Innovation Positions Liebherr Group for Record Growth in 2017 and Beyond

The Group is on track for record turnover in 2017, and is focused on fostering "innovativeness" to secure long-term growth

Liebherr Group
Liebherr Stand

Favorable market conditions and the Liebherr Group’s continued investment in growth has placed it on track for record turnover in 2017. 

“In 2017, we’ve seen market conditions improve along with the overall global economy,” stated Stefan Heissler, member of the Board of Directors, Liebherr-International AG, Bulle (Switzerland). “We expect sustained growth to finish out 2017 and into 2018, both in industrialized countries and in emerging and developing economies. In fact, the International Monetary Fund (IMF) expects global growth to rise to 3.6% in 2018, compared to 3.1% in 2016.”

Liebherr Turnover By Product Groups“Looking at the first six months of 2017, our turnover was nearly €4.8 billion. Compared to our turnover of €4.5 billion in first half 2016, this represents a 6.4% year-on-year increase,” said Heissler. “We have seen a significant jump in incoming orders. While orders in past years hover around €4.3 billion to 4.4 billion, in the first six months of 2017, we’ve seen more than €5.2 billion in orders.”

The company anticipates continued improvement in nearly all product divisions, with the most significant growth coming from Earthmoving, Mobile Cranes, Tower Cranes, Mining, and Tools and Automation Systems divisions.

“To ensure continued growth, we will also continue to invest substantially in our international production facilities, and distribution and service network,” Heissler stated. “In 2017, we will invest €733 million in total. That corresponds to a 7.4% investment rate, which remains in line with past years.”

The company also anticipates adding 2,240 new employees by the end of 2017, for a total of more than 44,550 employees worldwide. 

Keys to Long-term Success

Key success factors for the group going forward will hinge on securing and leveraging innovation for long-term growth.

“One of our success factors when it comes to creating a culture of innovativeness is the way we organize our R&D capacities to approach product development,” Heissler commented. “Throughout the Group, we have ‘start-up units’ — groups of dedicated experts who operate like a start-up to develop innovations.

“The small, start-up organization has several benefits,” he continued, “all of which facilitate innovation. The start-up teams are well funded and able to focus their energy and knowledge on one single project, independent from standard assignments. They are passionate, work closely together and take fully responsibility for the team’s work, which improves the quality of new ideas and speeds up implementation.”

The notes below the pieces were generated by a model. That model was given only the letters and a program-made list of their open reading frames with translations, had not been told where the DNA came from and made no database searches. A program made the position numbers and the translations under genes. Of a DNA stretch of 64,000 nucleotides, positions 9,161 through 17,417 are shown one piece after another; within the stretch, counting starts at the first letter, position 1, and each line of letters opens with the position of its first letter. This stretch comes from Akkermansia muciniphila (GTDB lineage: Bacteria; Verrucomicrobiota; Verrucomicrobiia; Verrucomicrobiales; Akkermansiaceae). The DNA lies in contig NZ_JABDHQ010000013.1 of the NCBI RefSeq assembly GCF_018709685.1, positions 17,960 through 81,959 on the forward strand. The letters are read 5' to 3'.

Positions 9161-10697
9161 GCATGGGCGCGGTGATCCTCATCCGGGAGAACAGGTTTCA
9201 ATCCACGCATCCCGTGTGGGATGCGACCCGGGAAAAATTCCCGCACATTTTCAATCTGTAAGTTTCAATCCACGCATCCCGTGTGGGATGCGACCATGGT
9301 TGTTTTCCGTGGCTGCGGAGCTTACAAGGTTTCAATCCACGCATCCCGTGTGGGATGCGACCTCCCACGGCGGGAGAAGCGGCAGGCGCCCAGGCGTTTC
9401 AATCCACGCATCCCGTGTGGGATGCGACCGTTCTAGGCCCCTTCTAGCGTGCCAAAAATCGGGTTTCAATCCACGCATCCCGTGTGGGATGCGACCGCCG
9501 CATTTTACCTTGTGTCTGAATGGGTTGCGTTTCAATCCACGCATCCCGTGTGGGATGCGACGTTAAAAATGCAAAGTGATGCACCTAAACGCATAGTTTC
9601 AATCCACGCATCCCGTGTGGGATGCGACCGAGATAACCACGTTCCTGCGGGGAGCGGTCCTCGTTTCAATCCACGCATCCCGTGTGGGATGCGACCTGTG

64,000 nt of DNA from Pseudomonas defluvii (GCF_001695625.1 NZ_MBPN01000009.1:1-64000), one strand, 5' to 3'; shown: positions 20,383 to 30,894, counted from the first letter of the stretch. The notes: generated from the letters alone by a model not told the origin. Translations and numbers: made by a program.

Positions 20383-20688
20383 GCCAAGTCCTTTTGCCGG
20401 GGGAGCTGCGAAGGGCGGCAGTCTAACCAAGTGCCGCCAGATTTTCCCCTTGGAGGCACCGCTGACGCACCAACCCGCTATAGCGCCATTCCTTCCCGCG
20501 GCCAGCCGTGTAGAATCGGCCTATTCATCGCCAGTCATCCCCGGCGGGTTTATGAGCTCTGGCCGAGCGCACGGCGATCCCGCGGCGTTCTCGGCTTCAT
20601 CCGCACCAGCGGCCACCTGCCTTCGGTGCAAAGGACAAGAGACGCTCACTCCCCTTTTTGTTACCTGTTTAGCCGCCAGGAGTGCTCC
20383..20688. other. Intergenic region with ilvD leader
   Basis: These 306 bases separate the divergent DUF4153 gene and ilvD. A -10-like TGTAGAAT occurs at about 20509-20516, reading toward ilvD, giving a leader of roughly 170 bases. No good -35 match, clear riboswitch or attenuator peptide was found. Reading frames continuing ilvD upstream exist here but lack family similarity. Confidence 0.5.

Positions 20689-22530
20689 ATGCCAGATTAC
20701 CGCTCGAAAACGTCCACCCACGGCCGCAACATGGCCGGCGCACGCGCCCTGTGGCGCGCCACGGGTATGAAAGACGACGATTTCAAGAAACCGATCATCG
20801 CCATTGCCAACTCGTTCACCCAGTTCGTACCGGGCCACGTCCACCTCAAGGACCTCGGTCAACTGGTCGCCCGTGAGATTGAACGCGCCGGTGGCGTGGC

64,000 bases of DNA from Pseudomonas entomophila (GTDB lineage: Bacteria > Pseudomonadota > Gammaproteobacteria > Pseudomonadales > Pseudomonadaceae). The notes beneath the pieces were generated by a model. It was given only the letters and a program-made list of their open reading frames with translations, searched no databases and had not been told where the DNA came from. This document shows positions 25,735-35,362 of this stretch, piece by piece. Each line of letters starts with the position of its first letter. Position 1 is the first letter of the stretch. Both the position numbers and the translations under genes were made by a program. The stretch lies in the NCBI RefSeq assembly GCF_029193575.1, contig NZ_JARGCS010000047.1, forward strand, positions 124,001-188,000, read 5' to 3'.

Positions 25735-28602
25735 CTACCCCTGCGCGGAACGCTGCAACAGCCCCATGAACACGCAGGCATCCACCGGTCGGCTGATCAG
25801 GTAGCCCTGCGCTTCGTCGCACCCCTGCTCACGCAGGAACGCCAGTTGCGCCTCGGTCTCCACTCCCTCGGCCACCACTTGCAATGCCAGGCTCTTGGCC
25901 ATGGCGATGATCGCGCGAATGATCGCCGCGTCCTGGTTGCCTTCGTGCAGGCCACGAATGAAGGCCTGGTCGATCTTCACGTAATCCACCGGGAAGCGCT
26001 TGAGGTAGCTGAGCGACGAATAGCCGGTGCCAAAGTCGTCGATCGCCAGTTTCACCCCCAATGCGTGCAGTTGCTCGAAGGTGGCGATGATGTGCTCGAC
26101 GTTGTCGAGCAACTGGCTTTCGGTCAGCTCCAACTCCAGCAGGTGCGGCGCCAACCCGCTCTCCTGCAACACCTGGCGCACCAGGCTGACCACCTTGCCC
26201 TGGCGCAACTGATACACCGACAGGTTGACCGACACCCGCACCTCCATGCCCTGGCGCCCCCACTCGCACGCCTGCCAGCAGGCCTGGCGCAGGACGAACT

According to Heissler, the start-up units have been responsible for some of the most exciting developments to come out of the Liebherr Group in past years. As an example, he cited the work of a team of five engineers working on how to use 3D printing to produce components for airplanes. As a result, in March 2017, Airbus successfully flew Liebherr-Aerospace’s 3D-printed spoiler actuator valve block on a flight test A380.

“The team will continue to grow to manage the series production process and handle new R&D projects to optimize the 3D printing process,” said Heissler. Another innovation born out of a start-up unit is the T 236 mining truck.

“In the Earthmoving division, we have a start-up unit designing for the future,” he continued. “A growing team of three engineers and three students have created an intelligent new lighting system that adapts itself around a wheel loader to minimize glare or shadows while the machine is working. It’s a brilliant innovation that increases safety and productivity.

“The same team is now looking at future demands: autonomous vehicles, driver assistance systems and remote operations,” he noted. “Together with other departments, they will be responsible for the technologies that will further increase jobsite safety, lower operator fatigue, speed up working processes and, in the future, allow machines to be remotely operated from a distance or even work fully autonomously.”

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